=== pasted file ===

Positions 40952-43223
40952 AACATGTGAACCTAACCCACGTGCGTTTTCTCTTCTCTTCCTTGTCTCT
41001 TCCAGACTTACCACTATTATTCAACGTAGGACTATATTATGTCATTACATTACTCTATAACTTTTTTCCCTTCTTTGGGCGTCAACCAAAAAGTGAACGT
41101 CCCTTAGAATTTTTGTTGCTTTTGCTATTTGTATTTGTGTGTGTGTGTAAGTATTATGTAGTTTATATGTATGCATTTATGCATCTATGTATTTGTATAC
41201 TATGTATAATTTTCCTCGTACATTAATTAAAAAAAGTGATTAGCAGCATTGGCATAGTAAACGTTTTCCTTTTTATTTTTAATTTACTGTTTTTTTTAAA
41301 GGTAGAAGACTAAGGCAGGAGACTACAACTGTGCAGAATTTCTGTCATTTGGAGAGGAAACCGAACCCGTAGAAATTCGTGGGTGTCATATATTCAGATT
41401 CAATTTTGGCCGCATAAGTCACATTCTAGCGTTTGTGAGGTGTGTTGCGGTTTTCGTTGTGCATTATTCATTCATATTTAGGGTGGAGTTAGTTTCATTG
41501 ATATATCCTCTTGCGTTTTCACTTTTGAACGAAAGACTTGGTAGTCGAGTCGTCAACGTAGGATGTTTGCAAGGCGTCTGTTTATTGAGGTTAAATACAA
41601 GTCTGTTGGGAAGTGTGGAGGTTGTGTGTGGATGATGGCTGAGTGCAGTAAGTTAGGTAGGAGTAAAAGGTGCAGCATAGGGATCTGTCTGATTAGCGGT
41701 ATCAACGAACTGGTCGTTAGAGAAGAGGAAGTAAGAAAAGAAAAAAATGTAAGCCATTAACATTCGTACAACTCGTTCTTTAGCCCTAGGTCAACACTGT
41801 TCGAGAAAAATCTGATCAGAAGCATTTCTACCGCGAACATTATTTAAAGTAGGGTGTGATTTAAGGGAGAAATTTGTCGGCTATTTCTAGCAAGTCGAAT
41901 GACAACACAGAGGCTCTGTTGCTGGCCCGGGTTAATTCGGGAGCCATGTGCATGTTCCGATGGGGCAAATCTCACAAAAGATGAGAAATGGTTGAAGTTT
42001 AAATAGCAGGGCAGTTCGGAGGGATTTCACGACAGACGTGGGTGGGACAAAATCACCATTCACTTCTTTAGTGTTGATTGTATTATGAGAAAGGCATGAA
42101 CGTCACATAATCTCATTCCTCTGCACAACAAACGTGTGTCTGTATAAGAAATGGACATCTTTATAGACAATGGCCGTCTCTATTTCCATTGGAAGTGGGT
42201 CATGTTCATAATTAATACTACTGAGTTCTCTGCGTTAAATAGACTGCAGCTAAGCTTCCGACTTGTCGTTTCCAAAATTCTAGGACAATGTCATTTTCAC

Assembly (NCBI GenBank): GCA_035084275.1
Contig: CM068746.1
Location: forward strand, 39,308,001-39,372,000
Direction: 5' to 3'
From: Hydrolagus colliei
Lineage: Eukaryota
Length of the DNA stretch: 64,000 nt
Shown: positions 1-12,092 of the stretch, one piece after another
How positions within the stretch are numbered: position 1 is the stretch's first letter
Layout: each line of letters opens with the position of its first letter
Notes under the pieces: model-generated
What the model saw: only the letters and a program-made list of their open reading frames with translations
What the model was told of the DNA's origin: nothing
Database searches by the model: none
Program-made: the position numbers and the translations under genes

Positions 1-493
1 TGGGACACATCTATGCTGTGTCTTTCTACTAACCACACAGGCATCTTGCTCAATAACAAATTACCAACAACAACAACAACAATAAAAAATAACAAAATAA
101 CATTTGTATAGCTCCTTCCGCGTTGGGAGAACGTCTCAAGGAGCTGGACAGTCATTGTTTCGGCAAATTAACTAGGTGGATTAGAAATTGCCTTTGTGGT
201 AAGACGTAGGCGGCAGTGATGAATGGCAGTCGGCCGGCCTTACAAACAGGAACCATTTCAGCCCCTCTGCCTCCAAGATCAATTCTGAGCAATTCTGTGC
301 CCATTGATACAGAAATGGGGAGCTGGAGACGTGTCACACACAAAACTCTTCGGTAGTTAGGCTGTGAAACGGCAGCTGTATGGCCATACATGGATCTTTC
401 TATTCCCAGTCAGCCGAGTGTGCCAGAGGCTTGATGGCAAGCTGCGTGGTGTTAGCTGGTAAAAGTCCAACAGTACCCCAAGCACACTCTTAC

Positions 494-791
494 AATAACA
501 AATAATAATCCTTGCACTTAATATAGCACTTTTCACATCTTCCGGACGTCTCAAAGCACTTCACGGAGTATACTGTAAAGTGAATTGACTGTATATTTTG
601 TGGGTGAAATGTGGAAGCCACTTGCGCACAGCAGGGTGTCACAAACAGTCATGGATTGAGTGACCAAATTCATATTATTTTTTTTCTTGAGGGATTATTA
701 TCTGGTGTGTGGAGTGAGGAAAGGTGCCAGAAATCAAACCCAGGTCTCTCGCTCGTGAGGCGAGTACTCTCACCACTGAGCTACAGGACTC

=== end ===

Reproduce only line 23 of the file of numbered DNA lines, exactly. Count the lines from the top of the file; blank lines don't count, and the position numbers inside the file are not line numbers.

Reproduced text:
Shown: positions 1-12,092 of the stretch, one piece after another